Nobody wants to discipline an employee, but sometimes it’s necessary. Knowing how to confront issues within the workplace is important to managing staff effectively and efficiently. In this month’s blog, we’re going to provide you the tools you need to run a disciplinary.
Examples of Reasons to Instigate a Disciplinary
The disciplinary process is often instigated when an employee is failing to meet standards. For example:
- Not following company procedures
- Poor Performance
- Dress code violations
The steps of a disciplinary
- An incident occurs
- The employee may be suspended
- An investigation manager starts the investigation. The investigation is an important part of the process as this is establishing the facts and confirming whether there is a case to answer
- When the investigation is complete, it is handed over to a disciplining officer with all of the relevant evidence, statements and notes. The investigation manager and disciplining officer should be different for objectivity
- If there is a case to answer the employee is invited to a disciplinary meeting – they should have at least 48 hours’ notice. You need to invite them in writing and the letter should include:
- date, time, venue of the meeting
- right to representation – either a colleague or trade union representative. (They will need to inform the disciplining officer of whom they wish to bring prior to the meeting).
- any evidence/information to be presented by the Company
- the name of the person who will be the disciplining officer and the company representative/note taker – include their name and their job title
- outline details of the alleged offence – dates, times and what happened
- the possible outcomes
- Hold the disciplinary meeting
- Adjourn the meeting to consider the evidence and mitigation
- Consider the evidence and either reconvene and deliver the outcome or write to the employee with the outcome
- Send out relevant outcome letters
- Ensure that the employee has the right to appeal
Tips for during the disciplinary meeting
- Introduce people present and their roles
- State precisely what the allegation is and outline the case
- Confirm the purpose of the meeting and right to representation – have they decided to be accompanied / were they aware of the right if not? Check ID of trade union representative
- Go through any evidence gathered ensuring that the employee has had time to consider all relevant documentation
- Give the colleague the opportunity to state their case and provide mitigation
- Always listen carefully to the employee and seek to understand
- Establish areas of agreement or disagreement
- Ensure accurate and comprehensive verbatim notes are taken throughout the hearing and allow the employee and disciplining officer to approve these including any non-verbal actions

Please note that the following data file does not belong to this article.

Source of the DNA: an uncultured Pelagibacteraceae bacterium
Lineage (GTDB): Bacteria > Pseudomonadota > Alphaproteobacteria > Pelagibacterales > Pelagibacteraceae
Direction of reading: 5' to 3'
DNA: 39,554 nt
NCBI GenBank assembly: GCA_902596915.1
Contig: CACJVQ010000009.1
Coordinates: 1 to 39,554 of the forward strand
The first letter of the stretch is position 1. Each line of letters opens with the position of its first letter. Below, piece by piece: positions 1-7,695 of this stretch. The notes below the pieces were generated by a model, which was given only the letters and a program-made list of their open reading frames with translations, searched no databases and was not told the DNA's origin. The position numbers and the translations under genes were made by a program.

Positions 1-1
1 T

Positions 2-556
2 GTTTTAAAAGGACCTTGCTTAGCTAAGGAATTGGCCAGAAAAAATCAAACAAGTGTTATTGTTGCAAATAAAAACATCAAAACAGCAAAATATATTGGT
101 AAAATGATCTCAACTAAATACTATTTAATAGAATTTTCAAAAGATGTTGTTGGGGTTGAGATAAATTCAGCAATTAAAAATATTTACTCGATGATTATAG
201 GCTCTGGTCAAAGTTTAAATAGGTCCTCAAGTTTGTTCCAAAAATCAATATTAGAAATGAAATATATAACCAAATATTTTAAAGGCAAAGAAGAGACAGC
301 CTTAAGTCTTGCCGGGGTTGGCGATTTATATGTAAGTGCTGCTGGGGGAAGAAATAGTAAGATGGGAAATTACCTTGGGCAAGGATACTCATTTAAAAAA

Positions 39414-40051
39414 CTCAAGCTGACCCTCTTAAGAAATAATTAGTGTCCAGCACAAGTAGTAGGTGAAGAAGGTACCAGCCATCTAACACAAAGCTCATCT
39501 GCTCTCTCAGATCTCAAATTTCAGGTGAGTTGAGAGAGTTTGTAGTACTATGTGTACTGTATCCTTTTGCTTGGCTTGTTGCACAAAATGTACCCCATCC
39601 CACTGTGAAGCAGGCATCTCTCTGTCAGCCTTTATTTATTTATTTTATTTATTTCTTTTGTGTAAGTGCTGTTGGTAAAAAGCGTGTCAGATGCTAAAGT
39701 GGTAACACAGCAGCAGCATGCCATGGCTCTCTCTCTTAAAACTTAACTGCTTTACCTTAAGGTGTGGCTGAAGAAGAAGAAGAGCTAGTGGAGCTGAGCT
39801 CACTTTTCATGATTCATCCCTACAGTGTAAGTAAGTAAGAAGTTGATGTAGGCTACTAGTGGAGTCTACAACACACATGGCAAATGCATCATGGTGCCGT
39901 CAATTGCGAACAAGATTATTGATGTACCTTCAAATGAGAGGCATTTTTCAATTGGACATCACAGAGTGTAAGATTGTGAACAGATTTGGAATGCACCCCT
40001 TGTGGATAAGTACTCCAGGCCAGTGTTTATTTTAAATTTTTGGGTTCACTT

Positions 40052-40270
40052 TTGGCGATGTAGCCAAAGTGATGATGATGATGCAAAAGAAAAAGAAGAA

- Review and summarise key points
- Adjourn the meeting if it gets confrontational or if you need to take a break
- If there is need for additional investigation a further adjournment may be necessary
What can a representative do in the meeting?
- Address the hearing with statements, submissions etc.
- Confer with the employee
- Request adjournments
- Ask questions
- Can delay proceedings – if unavailable on the selected date and time
The ACAS Code of Practice
The ACAS Code of Practice sets out the basic requirements that will be applicable in most cases when running a disciplinary.
The Code is as follows :
- PROMPTLY – raise and deal with issues promptly, should not unreasonably delay meetings, decisions, or confirmation of decisions
- CONSISTENTLY – employers and employees should act consistently
- INVESTIGATIONS – employers should carry out necessary investigations to establish facts
- INFORM – employers should inform employees of basis of problem and give them opportunity to put their case forward
- ACCOMPANIED – employers should allow employees to be accompanied at any formal disciplinary and grievance hearing
- APPEAL – employers should allow an employee to appeal against any formal decision made
In unfair dismissal claims, employment tribunals take the “Acas code of practice on disciplinary and grievance procedures” into account where relevant and may increase an award of compensation by up to 25% for an employer’s unreasonable failure to follow it.
Below are some examples of unreasonable failure to follow the code:
- Not setting out the allegations clearly throughout the process
- Not warning the employee of the possible outcomes / consequences
- Failure to provide them with the relevant evidence
- Not allowing the employee to be accompanied
- Unexplained delays in the process
In summary, the disciplinary process is in place to correct and inform. It is important that the process and procedure is adhered to as a claim for unfair dismissal could be upheld if the decision was deemed unreasonable and unfair.
The company would also need to demonstrate that the process was thorough, objective and conducted in line with the company policies and ACAS Code of Practice.
What should you do …..
Ensure that your company Disciplinary Policy reflects the ACAS Code of Practice. Also train your management team in how to apply the policy and conduct the process.
If you need any support, you can contact us via our online form, or call us on: 0330 400 5490.
With over 20 years HR generalist experience across all disciplines, Sarah has worked across a number of business sectors and understands the importance of robust and practical HR processes and trained, motivated and engaged people in delivering business success.
As Wurkplace’s Head of HR, she is passionate about both providing the best HR service to our Clients as well as recruiting, developing and retaining the best team.